Gorgonian octocorals and antipatharians are susceptible to exposure to water-borne toxicants because they are large, emergent epifauna with polyps adapted to straining small particles of food from the water column. The diet and prey of these heterotrophic corals consist of holoplankton—small particles of phytoplankton and zooplankton. Stable isotope studies indicate that the colonies feed on surface-originated and re-suspended photosynthetic material (Sherwood et al. 2005; Sulak et al. 2008). Transport of surface particulates to deep-water corals can be rapid (Davies et al. 2009).

The most likely mechanism for oil/dispersant exposure to the reefs would be passive or active sinking of contaminated surface material toward the benthos (Passow et al. 2012) and/or re-suspension and advection of contaminated surface material in sediments from the reef perimeter onto the reef. These processes may have been intensified by storm events during the time when floating oil was present over the reef sites (Silva et al. 2015). Multiple studies have shown deleterious effects of oil and dispersant exposure on coral colonies and coral larvae (e.g., Loya and Rinkevich 1980; Goodbody-Gringley et al. 2013; DeLeo et al. 2015). Scleractinian coral tissue exposed to oil will break down (Johannes 1975), resulting in a thinning of coenosarc cell layers (Peters et al. 1981). The few studies that examined octocorals noted deleterious effects including polyp mortality and discoloration (DeLeo et al. 2015; Silva et al. 2015), inhibition of metamorphosis (Kushmora et al. 1997), and behavioral changes (Cohen et al. 1977).

Octocorals may be exposed to contaminants through the ingestion of contaminated plankton or suspended organic material. Octocorals ingest a wide variety of food resources, including zooplankton (Coma et al. 1994), detrital particulate organic matter (POM), nanoeukaryotes, ciliates (Ribes et al. 1999), and phytoplankton (Fabricius et al. 1995). Zooplankton can bio-accumulate toxic polycyclic aromatic hydrocarbons (Almeda et al. 2014) and exhibit isotopic field signatures that indicate oil-derived hydrocarbons have entered the food web (Graham et al. 2010). Effects of ingesting contaminated material by coral have not yet been studied.

Gorgonian octocoral colonies are good subjects of study to test for effects from the DWH spill because there is a precedent for injury to gorgonians from this oil spill (White et al. 2012; Silva et al. 2015). Furthermore, there is a potential for exposure to suspended and falling particles, and the reliance of these colonies on surface POM suggests a strong connection to surface plankton. This study asks: is there evidence of injury to gorgonian octocorals on mesophotic reefs near DWH? What types of injury were observed and to what degree? How does condition of gorgonians compare between sites near and far? Was there a change in condition to gorgonians before and after the DWH oil spill? We provide this information to assess potential injury to biota in the mesophotic zone relative to the DWH oil spill in the Gulf of Mexico.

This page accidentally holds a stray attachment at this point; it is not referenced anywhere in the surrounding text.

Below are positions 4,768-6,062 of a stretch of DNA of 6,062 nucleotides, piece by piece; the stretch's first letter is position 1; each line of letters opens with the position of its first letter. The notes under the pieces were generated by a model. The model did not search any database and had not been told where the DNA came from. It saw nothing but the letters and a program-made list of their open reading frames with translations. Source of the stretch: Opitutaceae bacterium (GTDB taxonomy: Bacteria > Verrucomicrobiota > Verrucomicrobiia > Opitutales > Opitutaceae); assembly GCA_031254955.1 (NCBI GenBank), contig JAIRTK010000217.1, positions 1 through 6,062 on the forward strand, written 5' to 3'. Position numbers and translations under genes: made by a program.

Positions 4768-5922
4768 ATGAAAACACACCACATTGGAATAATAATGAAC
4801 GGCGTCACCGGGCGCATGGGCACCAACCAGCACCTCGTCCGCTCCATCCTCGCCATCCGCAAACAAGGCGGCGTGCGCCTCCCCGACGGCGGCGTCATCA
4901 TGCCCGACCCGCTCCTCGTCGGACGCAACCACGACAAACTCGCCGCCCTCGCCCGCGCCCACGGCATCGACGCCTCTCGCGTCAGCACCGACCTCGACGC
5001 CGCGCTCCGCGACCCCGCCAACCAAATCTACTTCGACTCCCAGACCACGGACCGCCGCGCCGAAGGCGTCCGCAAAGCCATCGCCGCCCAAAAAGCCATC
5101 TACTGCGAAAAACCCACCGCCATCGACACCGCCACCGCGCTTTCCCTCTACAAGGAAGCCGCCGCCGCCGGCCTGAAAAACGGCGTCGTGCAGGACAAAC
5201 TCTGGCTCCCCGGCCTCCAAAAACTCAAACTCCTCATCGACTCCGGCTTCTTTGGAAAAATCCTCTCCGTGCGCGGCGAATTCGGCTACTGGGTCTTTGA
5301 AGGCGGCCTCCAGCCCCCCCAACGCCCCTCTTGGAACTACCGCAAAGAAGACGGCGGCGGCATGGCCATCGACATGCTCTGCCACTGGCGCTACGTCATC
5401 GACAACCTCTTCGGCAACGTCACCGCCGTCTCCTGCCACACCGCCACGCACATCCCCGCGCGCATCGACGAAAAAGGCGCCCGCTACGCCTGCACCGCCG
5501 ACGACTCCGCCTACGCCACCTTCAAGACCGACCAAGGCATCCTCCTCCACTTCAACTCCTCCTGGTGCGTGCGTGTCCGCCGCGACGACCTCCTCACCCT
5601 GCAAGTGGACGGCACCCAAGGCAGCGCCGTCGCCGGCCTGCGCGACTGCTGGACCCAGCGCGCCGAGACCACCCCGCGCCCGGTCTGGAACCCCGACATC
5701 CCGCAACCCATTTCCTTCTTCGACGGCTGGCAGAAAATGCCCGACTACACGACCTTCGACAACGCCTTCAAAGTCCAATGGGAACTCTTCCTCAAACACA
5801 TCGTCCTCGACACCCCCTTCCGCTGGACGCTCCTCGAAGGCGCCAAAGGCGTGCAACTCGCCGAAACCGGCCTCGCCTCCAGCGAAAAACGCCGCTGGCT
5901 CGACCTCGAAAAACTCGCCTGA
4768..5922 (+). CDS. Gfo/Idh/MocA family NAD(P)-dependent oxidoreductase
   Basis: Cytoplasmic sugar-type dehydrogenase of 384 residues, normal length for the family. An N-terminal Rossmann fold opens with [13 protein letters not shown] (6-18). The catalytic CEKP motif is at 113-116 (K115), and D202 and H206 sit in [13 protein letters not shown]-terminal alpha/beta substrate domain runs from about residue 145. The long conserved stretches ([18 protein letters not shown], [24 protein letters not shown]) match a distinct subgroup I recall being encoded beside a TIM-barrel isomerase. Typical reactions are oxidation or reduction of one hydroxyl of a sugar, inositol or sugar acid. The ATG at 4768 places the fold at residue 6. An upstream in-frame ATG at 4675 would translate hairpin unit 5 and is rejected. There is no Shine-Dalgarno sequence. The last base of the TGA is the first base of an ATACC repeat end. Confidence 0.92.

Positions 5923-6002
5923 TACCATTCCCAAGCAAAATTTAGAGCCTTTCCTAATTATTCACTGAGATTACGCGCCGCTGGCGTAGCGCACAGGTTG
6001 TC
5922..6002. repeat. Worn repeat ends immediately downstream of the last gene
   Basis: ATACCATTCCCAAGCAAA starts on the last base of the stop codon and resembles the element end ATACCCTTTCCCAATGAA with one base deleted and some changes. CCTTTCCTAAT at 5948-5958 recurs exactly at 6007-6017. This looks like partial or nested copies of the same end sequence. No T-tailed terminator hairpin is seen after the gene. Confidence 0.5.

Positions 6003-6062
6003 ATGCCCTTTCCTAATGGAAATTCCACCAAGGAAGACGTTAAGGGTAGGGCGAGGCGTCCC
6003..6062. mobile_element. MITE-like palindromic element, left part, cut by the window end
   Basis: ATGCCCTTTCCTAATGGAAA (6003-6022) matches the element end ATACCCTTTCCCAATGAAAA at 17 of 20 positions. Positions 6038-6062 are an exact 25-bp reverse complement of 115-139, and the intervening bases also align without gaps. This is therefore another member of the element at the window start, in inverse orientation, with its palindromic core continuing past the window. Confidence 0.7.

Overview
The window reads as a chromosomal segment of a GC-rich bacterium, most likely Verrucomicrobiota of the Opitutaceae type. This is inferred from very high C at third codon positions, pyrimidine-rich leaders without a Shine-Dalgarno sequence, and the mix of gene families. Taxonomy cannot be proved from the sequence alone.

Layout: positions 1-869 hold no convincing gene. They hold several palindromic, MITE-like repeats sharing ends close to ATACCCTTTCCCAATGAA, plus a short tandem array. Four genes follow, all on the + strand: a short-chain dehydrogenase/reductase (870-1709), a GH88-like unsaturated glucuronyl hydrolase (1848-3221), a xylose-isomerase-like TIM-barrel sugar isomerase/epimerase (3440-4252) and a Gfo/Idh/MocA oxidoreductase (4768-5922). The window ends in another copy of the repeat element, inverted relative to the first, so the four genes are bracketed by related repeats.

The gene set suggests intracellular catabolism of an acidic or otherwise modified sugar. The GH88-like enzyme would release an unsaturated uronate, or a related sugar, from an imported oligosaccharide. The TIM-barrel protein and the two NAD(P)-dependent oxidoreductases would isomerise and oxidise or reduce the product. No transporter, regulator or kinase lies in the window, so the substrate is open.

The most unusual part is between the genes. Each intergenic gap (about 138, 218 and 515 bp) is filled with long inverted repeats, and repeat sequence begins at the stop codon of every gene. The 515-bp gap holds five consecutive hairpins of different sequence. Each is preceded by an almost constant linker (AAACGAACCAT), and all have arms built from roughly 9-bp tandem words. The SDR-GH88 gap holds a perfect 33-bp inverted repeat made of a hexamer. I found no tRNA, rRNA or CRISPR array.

Field methods

A before-after-control-impact (BACI) research design was used to study demersal fish and coral populations 50–100 m deep between Louisiana and West Florida at sites near and far from the Macondo well MC252 as part of the NRDA for DWH. BACI is a powerful research design that allows for detection of change over time. Two ‘impact sites,’ Alabama Alps Reef (AAR) and Roughtongue Reef/Yellowtail Reef (RTR/YTR), were near the Macondo well within 109 km of the wellhead, 60–88 m below floating oil discharged during the DWH spill for >19 d, and were subject to dispersant applications (Fig. 1). In contrast, two other ‘control’ or ‘reference sites’ called Coral Trees Reef (CTR) and Madison Swanson South Reef (MSSR) were far from the Macondo well (~200 km), below the surface slick for <3 d or not at all, respectively, and were not subject to dispersant application. RTR and YTR were treated as one impact site because they are directly adjacent (~1.5 km apart) with similar crest depths (Table 1).

Table 1 Study site characteristics

The reefs were surveyed before the spill in 1989 (MAMES: Brooks 1991) and 1997–2003 (USGS: Weaver et al. 2002) and then after the spill, in 2010, 2011 and 2014 as part of the NRDA effort (Table 2). Remotely operated vehicles (ROVs) equipped with still and video cameras were used to conduct slow moving, low altitude, 2–5 min video transects on the reeftop biotope. The survey methods supported a BACI research design to compare condition and abundance of corals at mesophotic sites near and far from DWH, before and after the oil spill.